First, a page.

Using data from the National Longitudinal Study of Adolescent Health, UNC researchers have found that women who are overweight or obese years before becoming pregnant deliver babies with a higher birth weight, putting the next generation at a higher risk of obesity-related health outcomes.
Read the Health Behavior News Service story here: Being Overweight Years before Pregnancy Linked to Bigger Babies (by Christen Brownlee, released on June 26, 2012)
Excerpt: “Women who become overweight or obese during the transition from adolescence to adulthood are significantly more likely to give birth to babies with excessive birth weights, according to a new study published in the Journal of Adolescent Health.
Researchers know that a woman’s health during pregnancy can have a potent effect on the health of her baby, explain study authors Kelly Strutz, M.P.H., Liana Richardson, Ph.D., and Jon Hussey, Ph.D., of the University of North Carolina at Chapel Hill. However, says Strutz, little research has examined the effects of a mother’s health long before she becomes pregnant on the future health of her babies. The few studies that exist mainly look at the mother’s health immediately preceding conception.”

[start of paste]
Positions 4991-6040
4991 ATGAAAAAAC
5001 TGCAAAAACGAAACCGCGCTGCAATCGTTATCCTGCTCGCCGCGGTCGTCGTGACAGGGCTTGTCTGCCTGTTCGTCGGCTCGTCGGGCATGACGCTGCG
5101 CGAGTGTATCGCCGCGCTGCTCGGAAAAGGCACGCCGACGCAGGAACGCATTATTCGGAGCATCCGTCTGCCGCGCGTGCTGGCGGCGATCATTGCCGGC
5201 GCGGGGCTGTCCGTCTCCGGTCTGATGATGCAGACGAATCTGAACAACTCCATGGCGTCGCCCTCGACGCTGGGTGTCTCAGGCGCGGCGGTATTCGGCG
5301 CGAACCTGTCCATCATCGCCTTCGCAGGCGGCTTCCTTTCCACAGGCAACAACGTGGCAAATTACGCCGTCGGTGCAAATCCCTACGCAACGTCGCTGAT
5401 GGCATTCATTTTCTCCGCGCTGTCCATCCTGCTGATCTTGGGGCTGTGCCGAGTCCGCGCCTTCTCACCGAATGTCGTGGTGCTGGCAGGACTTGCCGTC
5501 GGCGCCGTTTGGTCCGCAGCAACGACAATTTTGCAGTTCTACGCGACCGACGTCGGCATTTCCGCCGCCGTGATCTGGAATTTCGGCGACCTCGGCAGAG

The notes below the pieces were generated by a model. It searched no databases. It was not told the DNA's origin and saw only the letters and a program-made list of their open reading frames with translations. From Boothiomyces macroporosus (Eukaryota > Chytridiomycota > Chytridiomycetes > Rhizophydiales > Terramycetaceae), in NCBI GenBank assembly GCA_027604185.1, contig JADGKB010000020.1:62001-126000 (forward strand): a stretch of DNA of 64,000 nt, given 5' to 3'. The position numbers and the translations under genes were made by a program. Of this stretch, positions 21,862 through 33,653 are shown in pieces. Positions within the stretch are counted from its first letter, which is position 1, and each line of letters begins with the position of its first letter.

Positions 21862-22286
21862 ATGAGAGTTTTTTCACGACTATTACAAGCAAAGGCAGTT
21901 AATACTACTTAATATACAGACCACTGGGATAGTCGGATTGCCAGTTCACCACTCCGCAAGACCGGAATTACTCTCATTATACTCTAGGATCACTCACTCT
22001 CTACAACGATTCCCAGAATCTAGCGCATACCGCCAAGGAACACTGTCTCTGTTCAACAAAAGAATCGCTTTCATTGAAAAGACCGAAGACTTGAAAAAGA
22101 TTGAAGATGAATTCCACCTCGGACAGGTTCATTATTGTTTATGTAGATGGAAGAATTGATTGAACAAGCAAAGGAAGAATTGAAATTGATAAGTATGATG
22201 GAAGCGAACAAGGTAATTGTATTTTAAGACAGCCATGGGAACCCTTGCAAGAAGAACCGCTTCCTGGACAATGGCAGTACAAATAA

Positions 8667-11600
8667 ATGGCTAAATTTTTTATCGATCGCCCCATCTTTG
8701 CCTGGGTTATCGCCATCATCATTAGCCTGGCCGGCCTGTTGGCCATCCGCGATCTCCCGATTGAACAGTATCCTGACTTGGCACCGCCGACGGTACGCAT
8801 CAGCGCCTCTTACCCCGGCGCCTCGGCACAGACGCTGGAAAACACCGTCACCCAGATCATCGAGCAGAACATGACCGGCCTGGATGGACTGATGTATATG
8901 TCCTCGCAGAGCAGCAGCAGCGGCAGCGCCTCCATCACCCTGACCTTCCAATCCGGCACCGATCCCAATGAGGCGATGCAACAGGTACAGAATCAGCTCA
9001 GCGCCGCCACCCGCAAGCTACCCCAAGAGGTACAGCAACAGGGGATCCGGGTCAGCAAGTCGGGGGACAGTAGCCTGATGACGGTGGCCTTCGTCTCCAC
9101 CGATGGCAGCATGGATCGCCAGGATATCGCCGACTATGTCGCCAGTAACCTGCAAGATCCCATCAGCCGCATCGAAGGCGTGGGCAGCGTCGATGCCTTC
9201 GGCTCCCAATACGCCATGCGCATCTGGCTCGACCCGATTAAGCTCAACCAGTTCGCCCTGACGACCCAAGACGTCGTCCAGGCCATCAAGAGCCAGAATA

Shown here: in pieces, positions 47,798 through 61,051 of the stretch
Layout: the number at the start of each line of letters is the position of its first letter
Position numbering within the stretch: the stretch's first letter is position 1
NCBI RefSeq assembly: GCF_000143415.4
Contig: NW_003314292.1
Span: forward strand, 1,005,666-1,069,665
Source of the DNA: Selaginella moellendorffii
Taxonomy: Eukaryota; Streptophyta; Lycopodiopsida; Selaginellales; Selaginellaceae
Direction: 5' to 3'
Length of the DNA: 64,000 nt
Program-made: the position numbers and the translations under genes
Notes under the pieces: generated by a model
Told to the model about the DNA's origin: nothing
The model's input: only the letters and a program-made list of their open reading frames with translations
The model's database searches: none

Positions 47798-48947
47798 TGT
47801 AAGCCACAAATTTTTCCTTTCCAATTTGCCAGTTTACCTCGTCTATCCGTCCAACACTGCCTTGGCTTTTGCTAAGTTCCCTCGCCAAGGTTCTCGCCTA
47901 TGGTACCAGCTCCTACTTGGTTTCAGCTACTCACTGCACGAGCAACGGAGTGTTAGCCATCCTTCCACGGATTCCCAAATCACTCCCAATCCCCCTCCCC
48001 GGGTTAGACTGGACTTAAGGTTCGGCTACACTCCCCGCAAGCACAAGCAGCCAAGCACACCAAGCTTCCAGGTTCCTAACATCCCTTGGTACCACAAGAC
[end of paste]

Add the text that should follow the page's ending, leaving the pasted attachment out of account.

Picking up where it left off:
Kelly L. Strutz is a Ph.D. candidate in UNC’s Maternal and Child Health department and is a Carolina Population Center predoctoral trainee. Liana J. Richardson is an Assistant Professor in UNC’s Sociology department. Jon M. Hussey is a Research Assistant Professor in UNC’s Maternal and Child Health department. Richardson and Hussey are Carolina Population Center Faculty Fellows.
Scholarly source: Kelly L. Strutz, M.P.H., Liana J. Richardson, Ph.D., and Jon M. Hussey, Ph.D. (2012). Preconception Health Trajectories and Birth Weight in a National Prospective Cohort. Journal of Adolescent Health. http://dx.doi.org/10.1016/j.jadohealth.2012.03.013